William Glasser, the unorthodox psychiatrist behind reality therapy and choice theory, has died recently at the age of 88.
His 1965 Reality Therapy was an introduction to such key concepts as putting the focus on the present versus the past, being aware that we always have choices in our lives, and taking personal responsibility and control versus controlling others.
Positive Addiction (1976) is another book of his that’s been influential in my own work. In it he advocates developing an “addiction” to such activities as running, journal writing, and meditation to replace the “negative” addictions like alcoholism, overeating, gambling. While the positive ones build strength, the negative ones control our lives and destabilize them.
Several later books by Glasser reflect his change of terminology from reality therapy to choice theory. In Choice Theory: A New Psychology of Personal Freedom he “suggests that misery is always related to a current unsatisfying relationship. Contrary to what you may believe, your troubles are always now, never in the past. No one can change what happened yesterday.”
Further elaboration of this theory is provided on ChoiceTheory.com:
A central aspect of Choice Theory is the belief that we are internally, not externally motivated. While other theories suggest that outside events ’cause’ us to behave in certain predictable ways, Choice Theory teaches that outside events never ‘make’ us to do anything. What drives our behavior are internall ‘Quality World Pictures,’ these internally created notions of how we would like things to be, are related to certain Basic Needs built into the genetic structure of every human being. The Basic Needs which provide the foundation for all motivation are: to be loving and connected to others; to achieve a sense of competence and personal power; to act with a degree of freedom and autonomy; to experience joy and fun; and to survive.
Another major concept in Choice Theory is the notion that we always have some choice about how to behave. This does not mean that we have unlimited choice or that outside information is irrelevant as we choose how to behave. It means that we have more control than some people might believe and that we are responsible for the choices we make.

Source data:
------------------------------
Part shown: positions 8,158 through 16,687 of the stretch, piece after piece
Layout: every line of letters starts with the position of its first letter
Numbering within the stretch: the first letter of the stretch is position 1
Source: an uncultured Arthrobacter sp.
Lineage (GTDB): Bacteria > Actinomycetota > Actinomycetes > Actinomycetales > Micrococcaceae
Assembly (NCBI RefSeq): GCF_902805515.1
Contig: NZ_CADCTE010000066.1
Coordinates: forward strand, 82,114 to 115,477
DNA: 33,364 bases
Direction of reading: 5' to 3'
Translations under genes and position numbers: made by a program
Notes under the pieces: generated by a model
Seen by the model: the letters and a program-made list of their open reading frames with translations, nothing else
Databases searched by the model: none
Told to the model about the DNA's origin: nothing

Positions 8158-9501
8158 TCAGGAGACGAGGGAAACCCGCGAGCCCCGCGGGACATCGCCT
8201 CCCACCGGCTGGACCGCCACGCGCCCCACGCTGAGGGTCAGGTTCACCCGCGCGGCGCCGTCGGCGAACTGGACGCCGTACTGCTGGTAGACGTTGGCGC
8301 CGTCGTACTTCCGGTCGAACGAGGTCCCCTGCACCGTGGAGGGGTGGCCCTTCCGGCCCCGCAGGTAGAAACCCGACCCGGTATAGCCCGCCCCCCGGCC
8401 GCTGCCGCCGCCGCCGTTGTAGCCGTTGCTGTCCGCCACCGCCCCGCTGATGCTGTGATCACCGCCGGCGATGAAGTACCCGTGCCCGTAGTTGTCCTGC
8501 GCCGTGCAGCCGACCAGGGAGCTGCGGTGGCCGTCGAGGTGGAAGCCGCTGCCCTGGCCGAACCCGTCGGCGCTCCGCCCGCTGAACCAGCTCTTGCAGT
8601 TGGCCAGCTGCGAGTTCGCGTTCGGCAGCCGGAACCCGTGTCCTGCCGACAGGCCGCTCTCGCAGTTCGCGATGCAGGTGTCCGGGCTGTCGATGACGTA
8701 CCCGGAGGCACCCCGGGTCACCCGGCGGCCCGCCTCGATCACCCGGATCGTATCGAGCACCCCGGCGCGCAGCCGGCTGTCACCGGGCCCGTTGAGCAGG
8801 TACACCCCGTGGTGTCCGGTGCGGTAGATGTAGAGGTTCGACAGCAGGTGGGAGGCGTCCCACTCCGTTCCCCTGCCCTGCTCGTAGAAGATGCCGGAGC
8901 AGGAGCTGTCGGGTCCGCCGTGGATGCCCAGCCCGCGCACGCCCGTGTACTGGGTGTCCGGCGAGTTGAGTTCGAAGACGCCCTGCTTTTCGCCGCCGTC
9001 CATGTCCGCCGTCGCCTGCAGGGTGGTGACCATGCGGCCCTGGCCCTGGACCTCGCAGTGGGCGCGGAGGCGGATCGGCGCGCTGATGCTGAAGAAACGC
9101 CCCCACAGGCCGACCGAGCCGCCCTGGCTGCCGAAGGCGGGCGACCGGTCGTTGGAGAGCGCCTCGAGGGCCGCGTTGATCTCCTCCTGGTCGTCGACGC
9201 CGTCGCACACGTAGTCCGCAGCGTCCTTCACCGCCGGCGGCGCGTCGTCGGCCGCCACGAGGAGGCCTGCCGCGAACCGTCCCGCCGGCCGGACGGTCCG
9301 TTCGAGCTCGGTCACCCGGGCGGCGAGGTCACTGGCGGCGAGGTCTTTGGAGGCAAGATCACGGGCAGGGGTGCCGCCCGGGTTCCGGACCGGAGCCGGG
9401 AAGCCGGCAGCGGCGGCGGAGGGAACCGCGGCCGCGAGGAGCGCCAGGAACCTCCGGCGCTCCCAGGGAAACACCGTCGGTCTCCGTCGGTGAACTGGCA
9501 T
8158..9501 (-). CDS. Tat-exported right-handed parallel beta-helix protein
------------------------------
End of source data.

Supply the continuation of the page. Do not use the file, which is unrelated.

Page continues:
Knowingly or not, humans constantly compare their perception of the world with how they would like it to be, their current Quality World picture. Consciously or not, they determine if their current behavior is the best available choice to take them in the direction they want to go. When people learn to apply the principles of Choice Theory, they are taught how to more consciously self-evaluate so that the behaviors they choose have the best chance of helping them achieve what they want in ways that are responsible.
Counseling with Choice Theory, a practical manual for therapists, illustrates “how to get rid of the controlling, punishing I know what’s right for you psychology that crops up in most situations when people face conflict with one another.”
A selection of quotes related to the views of William Glasser:
“Between stimulus and response there is a space. In that space lies our freedom and power to choose our response. In those choices lie our growth and our happiness.”—Stephen Covey
“One of the most difficult lessons to master as we struggle to create effective change is to learn not to label something as bad just because it is different from what we want.”—Dr. William Glasser on page 32 in Take Charge of Your Life
“The only reality I can possibly know is the world as I perceive and experience it at this moment. The only reality you can possibly know is the world as you perceive and experience it at this moment. And the only certainty is that those perceived realities are different”.–Carl Rogers, A Way of Being
“You can’t change the past, but you can ruin the present by worrying about the future.”–Isak Dinesen
“You’ve got a lot of choices. If getting out of bed in the morning is a chore and you’re not smiling on a regular basis, try another choice.”–Steven D. Woodhul
The brief video below gives us a peek into Dr. Glasser’s thoughts from a few years back: